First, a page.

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I've come across this question on Quora where it's likely to be forgotten.

Unlike other disabilities that are often considered in design, dyslexia has many forms. As a result, the guidelines can't be just one-liner, such as "use X font" or "make sure contrast ratio is Y".

The best answer must cite hard evidence.

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There's some attempted "dyslexic fonts" but that's all I'm aware of in particular –  Ben Brocka Mar 22 '12 at 18:35
    
@BenBrocka: Yeah. I found a couple of questions where "dyslexic-friendly" fonts came up but nothing thorough. –  dnbrv Mar 22 '12 at 18:40
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"The best answer must cite research studies." You really expect someone to do all this homework for you? –  Diodeus Mar 22 '12 at 19:52
    
@Diodeus: Just like I do homework for others. –  dnbrv Mar 22 '12 at 20:02
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Answers with citations are better than answers which are just opinions. –  Erics Mar 23 '12 at 6:46
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1 Answer

up vote 8 down vote accepted

There a number of one pagers that talk about how you might design a site for users with dyslexia, I would recommend this three part series Designing for Dyslexics as a solid foundation:

  • Part 1 (Definition of dyslexia, population size, implications/effects)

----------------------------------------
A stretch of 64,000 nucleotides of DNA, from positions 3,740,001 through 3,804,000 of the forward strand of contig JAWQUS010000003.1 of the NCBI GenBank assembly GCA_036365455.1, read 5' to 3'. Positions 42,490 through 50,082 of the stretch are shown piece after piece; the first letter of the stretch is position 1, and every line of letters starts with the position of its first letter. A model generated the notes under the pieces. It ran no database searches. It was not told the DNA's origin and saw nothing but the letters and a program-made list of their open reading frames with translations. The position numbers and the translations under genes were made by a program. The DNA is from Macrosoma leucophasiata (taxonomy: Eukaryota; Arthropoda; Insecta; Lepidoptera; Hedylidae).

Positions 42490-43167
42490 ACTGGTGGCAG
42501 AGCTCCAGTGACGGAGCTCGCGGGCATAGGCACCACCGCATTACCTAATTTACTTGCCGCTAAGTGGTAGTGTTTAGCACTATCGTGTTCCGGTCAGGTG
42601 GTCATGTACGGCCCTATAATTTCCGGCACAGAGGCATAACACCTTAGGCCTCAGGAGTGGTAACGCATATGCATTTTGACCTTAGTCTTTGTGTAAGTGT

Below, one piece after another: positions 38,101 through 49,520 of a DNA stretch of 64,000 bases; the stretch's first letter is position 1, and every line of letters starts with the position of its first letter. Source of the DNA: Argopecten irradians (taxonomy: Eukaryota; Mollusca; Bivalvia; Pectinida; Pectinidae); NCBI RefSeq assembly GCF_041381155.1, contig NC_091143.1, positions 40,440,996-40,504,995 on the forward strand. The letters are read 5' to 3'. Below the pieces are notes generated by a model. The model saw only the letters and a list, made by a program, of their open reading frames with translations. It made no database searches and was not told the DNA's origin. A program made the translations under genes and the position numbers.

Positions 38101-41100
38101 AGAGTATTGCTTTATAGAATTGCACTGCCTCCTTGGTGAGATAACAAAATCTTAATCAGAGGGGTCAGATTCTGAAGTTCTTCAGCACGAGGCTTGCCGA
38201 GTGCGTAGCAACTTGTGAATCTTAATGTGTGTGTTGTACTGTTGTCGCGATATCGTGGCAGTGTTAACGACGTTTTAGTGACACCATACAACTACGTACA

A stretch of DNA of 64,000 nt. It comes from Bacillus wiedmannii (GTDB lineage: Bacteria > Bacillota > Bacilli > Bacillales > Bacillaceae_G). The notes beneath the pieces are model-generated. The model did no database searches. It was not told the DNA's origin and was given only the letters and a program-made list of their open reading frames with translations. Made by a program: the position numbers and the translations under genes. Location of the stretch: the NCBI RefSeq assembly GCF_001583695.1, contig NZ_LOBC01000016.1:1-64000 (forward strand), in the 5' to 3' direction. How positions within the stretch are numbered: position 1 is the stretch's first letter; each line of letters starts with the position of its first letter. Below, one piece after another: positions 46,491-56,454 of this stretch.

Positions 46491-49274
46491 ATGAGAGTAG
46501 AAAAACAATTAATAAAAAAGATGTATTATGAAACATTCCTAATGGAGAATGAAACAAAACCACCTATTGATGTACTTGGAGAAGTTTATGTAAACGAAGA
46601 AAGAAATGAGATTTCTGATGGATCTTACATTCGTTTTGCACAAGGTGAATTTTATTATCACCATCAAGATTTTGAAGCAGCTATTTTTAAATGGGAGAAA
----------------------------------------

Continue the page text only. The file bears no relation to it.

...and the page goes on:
• Part 2 (Lower color contrast & visually impaired users)
  • Part 3 (Typography, layouts, language style, information architecture, screen readers)

Here is a style guide from the British Dyslexia Association.

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Wow. I'm pleasantly surprised that such rare & specialized materials were found so quickly! –  dnbrv Mar 22 '12 at 22:21
    
"Use a plain, evenly spaced sans serif font such as Arial and Comic Sans" :-/ –  Roger Attrill Mar 23 '12 at 7:32
    
@RogerAttrill it's talking about readability, not good looks :) Comic Sans WAS designed for easy readability, albiet on low resolution devices. –  Ben Brocka Mar 25 '12 at 23:35
    
Comic Sans just happens to be more suitable than most from the commonly available fonts, but nevertheless was not designed with dyslexia (or even early reading) in mind. On the other hand specialist fonts such as Lexia Readable, Dyslexie and Read Regular which tackle the specific issues may prove superior, especially when trying to be inclusive of dyslexic readers but not exclusive to them. –  Roger Attrill Mar 26 '12 at 8:46
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